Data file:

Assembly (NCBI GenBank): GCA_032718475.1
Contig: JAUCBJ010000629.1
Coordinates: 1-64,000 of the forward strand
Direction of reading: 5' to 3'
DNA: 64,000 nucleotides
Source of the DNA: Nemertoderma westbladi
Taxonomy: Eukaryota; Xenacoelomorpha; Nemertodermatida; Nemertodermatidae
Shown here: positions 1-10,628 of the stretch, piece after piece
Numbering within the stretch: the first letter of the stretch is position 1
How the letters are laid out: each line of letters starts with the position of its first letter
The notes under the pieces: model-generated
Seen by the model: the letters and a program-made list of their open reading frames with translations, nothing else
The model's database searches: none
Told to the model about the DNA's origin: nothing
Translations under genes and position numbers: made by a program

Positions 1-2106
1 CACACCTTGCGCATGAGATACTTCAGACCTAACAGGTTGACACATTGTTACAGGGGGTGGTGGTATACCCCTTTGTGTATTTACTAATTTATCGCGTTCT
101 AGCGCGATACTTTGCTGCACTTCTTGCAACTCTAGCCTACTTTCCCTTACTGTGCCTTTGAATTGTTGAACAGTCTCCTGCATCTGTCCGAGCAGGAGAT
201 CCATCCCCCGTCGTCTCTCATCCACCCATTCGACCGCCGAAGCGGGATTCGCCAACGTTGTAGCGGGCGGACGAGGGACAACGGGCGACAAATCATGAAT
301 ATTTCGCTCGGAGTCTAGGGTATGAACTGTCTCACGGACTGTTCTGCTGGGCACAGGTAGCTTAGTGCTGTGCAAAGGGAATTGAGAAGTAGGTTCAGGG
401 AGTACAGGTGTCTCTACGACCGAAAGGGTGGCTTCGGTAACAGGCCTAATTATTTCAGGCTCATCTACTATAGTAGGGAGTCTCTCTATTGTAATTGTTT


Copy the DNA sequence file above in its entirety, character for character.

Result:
Assembly (NCBI GenBank): GCA_032718475.1
Contig: JAUCBJ010000629.1
Coordinates: 1-64,000 of the forward strand
Direction of reading: 5' to 3'
DNA: 64,000 nucleotides
Source of the DNA: Nemertoderma westbladi
Taxonomy: Eukaryota; Xenacoelomorpha; Nemertodermatida; Nemertodermatidae
Shown here: positions 1-10,628 of the stretch, piece after piece
Numbering within the stretch: the first letter of the stretch is position 1
How the letters are laid out: each line of letters starts with the position of its first letter
The notes under the pieces: model-generated
Seen by the model: the letters and a program-made list of their open reading frames with translations, nothing else
The model's database searches: none
Told to the model about the DNA's origin: nothing
Translations under genes and position numbers: made by a program

Positions 1-2106
1 CACACCTTGCGCATGAGATACTTCAGACCTAACAGGTTGACACATTGTTACAGGGGGTGGTGGTATACCCCTTTGTGTATTTACTAATTTATCGCGTTCT
101 AGCGCGATACTTTGCTGCACTTCTTGCAACTCTAGCCTACTTTCCCTTACTGTGCCTTTGAATTGTTGAACAGTCTCCTGCATCTGTCCGAGCAGGAGAT
201 CCATCCCCCGTCGTCTCTCATCCACCCATTCGACCGCCGAAGCGGGATTCGCCAACGTTGTAGCGGGCGGACGAGGGACAACGGGCGACAAATCATGAAT
301 ATTTCGCTCGGAGTCTAGGGTATGAACTGTCTCACGGACTGTTCTGCTGGGCACAGGTAGCTTAGTGCTGTGCAAAGGGAATTGAGAAGTAGGTTCAGGG
401 AGTACAGGTGTCTCTACGACCGAAAGGGTGGCTTCGGTAACAGGCCTAATTATTTCAGGCTCATCTACTATAGTAGGGAGTCTCTCTATTGTAATTGTTT